Nearly two years after skeletal remains were discovered near Stockton, more bone pieces have been found that likely belong to the same body.
Tooele County Sheriff Frank Park said a portion of a skull and what appears to be a scapula were found Wednesday about 200 yards away from where part of a human skeleton was found in May 2011 north of Stockton.
The new bones appear human, but testing will be required to confirm their origin and if they belong to the as-yet unidentified body, said Park.
“Those things are at the state medical examiner’s office. They’ve got the [original] bones so they’ll determine if it belongs to the same individual,” he said.
Most of a human body was discovered in 2011 by Tooele County Attorney Doug Hogan and his neighbor, Wayco Cowan, as they were checking spring runoff on land owned by Hogan’s family. Cowan saw what looked like a human foot in what Hogan thought was a discarded piece of clothing.
Upon closer examination, they found the lower half of a body, which had been completely reduced to bones except for three toes. Other body parts were found nearby, where it appeared the body had decomposed. The parts had been scattered over a wide area due to scavenging animals.
Park said that animal activity is likely to blame for the late discovery of the new parts. A wide search was conducted following the initial discovery of the remains, including through the area where the new parts were found, he said.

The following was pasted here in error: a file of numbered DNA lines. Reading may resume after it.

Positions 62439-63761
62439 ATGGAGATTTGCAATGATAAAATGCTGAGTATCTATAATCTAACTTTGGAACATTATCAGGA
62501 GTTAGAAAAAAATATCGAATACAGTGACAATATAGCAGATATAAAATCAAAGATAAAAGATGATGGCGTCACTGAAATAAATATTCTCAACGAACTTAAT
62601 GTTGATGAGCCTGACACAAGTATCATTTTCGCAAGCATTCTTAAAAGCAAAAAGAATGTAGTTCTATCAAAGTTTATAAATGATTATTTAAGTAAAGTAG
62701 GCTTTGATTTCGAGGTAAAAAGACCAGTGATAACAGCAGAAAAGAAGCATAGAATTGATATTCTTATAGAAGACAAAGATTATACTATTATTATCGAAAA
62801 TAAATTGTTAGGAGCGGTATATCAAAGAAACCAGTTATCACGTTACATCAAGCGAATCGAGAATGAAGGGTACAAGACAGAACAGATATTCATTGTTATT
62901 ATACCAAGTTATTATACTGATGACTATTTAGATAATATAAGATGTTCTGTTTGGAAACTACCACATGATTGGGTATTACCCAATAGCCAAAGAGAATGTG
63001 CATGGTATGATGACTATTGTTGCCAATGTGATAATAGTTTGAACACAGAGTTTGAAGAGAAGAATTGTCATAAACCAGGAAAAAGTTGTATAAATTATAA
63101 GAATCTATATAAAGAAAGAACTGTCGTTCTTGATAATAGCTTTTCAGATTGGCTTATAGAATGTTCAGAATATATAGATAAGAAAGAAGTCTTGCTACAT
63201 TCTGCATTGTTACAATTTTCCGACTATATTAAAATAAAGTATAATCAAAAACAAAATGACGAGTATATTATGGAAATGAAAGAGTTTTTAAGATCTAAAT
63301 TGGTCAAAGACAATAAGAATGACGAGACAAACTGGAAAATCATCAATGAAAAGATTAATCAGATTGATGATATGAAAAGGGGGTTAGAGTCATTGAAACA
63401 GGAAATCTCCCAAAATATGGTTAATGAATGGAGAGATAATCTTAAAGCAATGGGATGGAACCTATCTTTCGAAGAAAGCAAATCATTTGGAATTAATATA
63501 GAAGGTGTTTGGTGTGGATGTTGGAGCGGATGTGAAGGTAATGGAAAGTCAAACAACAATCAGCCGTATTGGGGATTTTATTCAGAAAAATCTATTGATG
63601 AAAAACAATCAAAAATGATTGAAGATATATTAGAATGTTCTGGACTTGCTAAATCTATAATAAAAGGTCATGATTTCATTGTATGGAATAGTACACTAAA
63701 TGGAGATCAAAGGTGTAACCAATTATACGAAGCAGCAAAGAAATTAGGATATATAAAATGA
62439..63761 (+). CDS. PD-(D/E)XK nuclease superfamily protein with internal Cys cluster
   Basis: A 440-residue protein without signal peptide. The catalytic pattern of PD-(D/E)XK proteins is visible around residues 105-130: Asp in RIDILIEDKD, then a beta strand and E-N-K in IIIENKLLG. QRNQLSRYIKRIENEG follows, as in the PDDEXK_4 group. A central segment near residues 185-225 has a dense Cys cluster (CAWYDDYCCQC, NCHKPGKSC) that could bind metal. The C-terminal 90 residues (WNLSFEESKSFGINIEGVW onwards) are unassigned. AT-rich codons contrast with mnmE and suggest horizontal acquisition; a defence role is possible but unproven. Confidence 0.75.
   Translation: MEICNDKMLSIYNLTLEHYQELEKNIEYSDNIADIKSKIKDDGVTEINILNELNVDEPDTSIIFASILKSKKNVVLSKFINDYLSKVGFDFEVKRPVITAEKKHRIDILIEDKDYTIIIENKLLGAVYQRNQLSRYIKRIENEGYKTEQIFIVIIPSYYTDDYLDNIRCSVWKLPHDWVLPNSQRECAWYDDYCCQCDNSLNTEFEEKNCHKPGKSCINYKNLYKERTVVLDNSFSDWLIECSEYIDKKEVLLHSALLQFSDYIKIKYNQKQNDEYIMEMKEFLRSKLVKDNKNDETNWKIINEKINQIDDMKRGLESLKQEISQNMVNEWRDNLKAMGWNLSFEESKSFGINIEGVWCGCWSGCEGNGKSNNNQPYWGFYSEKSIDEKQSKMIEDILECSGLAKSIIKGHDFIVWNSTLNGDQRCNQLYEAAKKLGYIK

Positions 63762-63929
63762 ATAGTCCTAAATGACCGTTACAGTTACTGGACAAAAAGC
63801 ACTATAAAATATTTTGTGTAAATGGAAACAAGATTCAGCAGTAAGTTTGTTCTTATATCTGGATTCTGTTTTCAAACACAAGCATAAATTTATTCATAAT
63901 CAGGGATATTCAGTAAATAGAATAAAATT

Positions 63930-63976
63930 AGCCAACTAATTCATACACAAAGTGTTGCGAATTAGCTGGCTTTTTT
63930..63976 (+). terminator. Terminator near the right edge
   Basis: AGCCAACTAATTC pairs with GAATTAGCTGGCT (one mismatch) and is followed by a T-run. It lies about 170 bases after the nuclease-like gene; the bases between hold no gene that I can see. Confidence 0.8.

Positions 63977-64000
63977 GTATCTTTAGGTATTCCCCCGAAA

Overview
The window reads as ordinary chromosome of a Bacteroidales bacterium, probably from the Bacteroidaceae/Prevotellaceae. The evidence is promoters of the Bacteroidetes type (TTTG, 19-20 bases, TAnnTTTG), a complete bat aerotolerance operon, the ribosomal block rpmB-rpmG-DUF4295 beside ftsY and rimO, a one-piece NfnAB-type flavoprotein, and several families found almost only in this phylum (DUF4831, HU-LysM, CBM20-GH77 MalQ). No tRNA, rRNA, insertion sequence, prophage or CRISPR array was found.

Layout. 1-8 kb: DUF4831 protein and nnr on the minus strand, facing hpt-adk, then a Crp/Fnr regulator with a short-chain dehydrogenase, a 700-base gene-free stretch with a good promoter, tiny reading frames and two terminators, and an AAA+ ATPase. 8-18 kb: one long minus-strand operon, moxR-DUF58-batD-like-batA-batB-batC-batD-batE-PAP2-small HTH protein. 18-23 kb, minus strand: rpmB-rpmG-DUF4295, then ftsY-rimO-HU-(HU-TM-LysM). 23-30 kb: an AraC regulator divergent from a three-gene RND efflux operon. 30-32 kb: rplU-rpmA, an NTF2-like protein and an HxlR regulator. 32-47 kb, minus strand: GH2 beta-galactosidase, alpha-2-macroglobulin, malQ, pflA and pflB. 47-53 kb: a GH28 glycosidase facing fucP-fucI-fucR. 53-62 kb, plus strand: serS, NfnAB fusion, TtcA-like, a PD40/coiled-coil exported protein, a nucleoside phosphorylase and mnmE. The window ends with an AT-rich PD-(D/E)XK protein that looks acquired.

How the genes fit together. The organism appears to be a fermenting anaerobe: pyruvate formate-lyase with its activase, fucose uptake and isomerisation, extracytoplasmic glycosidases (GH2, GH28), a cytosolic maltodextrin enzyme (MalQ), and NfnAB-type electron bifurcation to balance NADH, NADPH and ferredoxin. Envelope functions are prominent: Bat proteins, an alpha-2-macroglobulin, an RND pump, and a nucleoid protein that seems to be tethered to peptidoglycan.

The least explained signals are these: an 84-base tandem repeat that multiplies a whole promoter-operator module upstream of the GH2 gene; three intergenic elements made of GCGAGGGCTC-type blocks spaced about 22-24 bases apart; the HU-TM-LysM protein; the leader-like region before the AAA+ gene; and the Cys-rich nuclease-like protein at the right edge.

“These bones were found by animal dens, badger dens, which could explain why there were not bones in that area when they searched before,” he said.
Because of the state of the body, which was determined to have been in the desert anywhere from six months to three years, and lack of a skull, identification of the body stalled. Bone evidence concluded the man was in his early 20s, and the style and type of clothing lingering on the remains suggested drug and gang activity.
Park said although the new discovery includes some teeth, he doesn’t expect them to lead to a conclusive identification.
“Teeth are an excellent way for body identification if you kind of know who it is and can go to the dentist and get those records,” he said, noting the problem was further compounded by the likelihood that the man was from Mexico and had no ties to this area. “If that’s the case, even dental would be very, very difficult.”
Creating a facial reconstruction from the parts of the skull now found is unlikely to be successful, too, Park said, given that the jawbone has not yet been located and other parts of the skull have been damaged.
“I didn’t see the bones, but from what I was told, I don’t think there would be enough for a full facial reconstruction,” he said.
The medical examiner’s inspection will include trying to determine whether the damage to the skull was a product of animal scavenging or human violence, Park said.